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    Flashaholic* hiuintahs's Avatar
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    Default Re: Solar?

    Quote Originally Posted by Buck91 View Post
    ...............I would like to build a set up to maintain a full size car or deep cycle SLA battery as well as a separate setup to run NiMH and/or li-ion charger off of. What is required for this? Is it cost effective?
    I wouldn't worry about whether its cost effective if its something you want and/or will be used as an emergency setup. I'll mention what I've done as an example.

    In a disaster situation or grid down for awhile, I plan to use the batteries in my vehicles. That will require a lot more solar power than you currently have. Also when going camping and parking in one location for days.........rather than to have to charge the battery via running the engine or a generator, I will just set out some solar panels. I have an electric 12v refrigerator that I take with me that is the primary consumption of my battery. The battery is good for about a 24hrs. without charging and still able to start the car. The # and size of solar panels is dependent on the amount of current that is being drawn from your 12v battery. For me it's an average of 1 amp or 24Ahrs in a day. Car batteries are typically around 50 to 60 amp hours. There is also the consumption of opening and closing doors and interior lights too.

    So what is needed is a solar charge controller to keep the panels from over charging your battery and one or more decent sized solar panels. Preferable a charge controller that is not mounted on the back of a solar panel but a stand alone unit where you can add additional panels to it as needed. I typically do pretty good camping with 200 watts of solar panel. That is more than I need but you have the night where no power is being generated, cloud cover and the sun moving across the sky causing tree shading before I notice and readjust the location of the panel(s). So you need a lot more than your actual load draws.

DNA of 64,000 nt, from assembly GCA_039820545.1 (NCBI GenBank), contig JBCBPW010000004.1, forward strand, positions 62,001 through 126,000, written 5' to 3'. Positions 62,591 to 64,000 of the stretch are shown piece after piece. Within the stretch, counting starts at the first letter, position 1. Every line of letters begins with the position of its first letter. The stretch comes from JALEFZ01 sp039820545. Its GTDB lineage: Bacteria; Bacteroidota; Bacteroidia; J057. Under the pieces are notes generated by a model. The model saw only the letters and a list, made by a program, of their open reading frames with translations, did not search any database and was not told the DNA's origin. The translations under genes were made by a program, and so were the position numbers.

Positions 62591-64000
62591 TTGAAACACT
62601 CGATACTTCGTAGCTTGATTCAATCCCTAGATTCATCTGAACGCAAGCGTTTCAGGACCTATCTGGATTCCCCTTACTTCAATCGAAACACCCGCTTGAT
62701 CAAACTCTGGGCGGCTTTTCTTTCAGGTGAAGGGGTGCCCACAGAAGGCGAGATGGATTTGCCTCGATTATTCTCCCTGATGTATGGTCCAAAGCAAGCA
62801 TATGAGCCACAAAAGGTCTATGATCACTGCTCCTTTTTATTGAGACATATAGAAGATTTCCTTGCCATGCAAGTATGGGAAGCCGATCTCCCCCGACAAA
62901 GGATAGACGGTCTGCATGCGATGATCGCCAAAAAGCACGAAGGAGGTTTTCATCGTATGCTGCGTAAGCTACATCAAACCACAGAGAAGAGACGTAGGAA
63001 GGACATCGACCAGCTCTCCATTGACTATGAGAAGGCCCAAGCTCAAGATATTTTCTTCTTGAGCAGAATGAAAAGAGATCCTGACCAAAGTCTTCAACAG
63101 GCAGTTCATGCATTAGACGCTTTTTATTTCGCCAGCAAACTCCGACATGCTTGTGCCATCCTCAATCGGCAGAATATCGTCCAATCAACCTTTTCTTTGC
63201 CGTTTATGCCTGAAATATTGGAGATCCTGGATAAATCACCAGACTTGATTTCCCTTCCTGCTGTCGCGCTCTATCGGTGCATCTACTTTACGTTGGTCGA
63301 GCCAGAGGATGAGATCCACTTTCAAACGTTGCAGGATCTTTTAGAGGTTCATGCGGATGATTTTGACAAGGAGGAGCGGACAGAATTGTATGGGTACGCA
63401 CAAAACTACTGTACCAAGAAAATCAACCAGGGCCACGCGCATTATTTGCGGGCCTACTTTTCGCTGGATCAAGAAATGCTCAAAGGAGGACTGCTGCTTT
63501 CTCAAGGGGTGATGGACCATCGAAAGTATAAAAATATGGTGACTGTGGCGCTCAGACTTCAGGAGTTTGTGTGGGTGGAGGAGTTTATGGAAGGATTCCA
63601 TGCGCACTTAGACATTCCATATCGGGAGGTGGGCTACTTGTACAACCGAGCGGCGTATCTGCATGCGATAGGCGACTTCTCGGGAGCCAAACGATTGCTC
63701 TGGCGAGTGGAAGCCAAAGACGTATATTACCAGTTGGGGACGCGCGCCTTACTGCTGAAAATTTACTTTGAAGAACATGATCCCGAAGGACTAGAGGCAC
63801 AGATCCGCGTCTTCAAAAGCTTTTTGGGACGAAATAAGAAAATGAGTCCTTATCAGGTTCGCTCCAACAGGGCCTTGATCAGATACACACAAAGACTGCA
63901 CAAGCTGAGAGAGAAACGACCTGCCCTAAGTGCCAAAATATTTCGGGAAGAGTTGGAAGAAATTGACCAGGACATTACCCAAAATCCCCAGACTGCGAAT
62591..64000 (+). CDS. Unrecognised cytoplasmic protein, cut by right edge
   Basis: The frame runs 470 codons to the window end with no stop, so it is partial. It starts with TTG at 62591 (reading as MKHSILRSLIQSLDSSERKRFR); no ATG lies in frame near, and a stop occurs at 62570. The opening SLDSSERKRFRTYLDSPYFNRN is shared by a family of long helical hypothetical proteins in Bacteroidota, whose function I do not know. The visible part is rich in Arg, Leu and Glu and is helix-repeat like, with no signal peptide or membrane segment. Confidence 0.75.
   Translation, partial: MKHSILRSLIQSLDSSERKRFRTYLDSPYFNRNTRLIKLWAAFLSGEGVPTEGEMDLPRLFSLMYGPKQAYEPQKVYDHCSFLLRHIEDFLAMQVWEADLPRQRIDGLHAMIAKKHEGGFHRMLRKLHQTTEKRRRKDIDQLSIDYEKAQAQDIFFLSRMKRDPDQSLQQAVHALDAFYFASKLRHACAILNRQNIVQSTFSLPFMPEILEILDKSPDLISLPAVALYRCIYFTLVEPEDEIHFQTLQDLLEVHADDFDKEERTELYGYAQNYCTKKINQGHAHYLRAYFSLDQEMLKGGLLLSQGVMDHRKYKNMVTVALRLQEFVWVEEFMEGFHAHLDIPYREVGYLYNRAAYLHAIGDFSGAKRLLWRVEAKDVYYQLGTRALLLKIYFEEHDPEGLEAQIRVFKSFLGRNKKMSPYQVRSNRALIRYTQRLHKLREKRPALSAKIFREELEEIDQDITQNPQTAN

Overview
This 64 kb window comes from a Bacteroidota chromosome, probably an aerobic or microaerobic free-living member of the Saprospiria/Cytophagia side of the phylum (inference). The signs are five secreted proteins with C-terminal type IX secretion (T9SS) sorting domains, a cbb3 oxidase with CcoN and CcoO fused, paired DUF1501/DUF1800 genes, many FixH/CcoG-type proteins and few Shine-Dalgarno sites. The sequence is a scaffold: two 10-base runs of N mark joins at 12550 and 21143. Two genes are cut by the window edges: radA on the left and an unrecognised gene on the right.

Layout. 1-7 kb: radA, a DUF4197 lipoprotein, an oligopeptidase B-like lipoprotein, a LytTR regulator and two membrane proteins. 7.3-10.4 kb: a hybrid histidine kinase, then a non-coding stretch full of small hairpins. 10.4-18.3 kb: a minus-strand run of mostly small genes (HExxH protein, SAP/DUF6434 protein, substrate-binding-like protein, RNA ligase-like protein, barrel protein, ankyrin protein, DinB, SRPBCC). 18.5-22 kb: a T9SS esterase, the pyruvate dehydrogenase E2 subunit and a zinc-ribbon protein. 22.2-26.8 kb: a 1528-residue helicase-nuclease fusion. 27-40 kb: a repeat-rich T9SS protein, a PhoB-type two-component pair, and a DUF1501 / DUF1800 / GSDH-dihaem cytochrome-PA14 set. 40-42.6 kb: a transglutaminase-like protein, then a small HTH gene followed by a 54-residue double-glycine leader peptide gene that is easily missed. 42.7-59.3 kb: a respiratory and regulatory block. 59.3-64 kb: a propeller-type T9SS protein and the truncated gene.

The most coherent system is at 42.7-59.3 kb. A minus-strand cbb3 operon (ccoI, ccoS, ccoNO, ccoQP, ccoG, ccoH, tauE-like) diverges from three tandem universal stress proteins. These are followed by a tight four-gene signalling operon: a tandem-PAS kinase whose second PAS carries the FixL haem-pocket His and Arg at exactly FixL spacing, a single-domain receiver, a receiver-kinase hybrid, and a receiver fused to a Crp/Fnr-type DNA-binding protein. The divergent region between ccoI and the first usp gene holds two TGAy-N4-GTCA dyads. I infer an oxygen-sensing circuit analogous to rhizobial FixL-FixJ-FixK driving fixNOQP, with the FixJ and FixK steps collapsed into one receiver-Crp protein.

My first solar panel was a 80 watt foldable panel. My next ones were two 50 watt panels. (Those went bad and won't touch that brand anymore). I then picked up a couple of 100 watt panels but that is getting into the max size for easy of portability. I now have six 100 watt panels but mostly for home base. I came across a couple of flexible foldable 80 watt Lensun panels that only weigh 6 pounds each and makes for a nice light weight portable setup for camping. My first charge controller was an Xantrex C35 PWM unit but I have since upgraded to MPPT Blue Sky controllers that I came across cheap on ebay. I mounted them in my own Harbor Freight or Pelican case. I use Anderson PowerPole connectors and can connect up multiple solar panels as long as I don't exceed the 20 amp rating. I made some 30 foot extension cables using 12/2 landscape wire. I'm out of town otherwise I'd take a picture.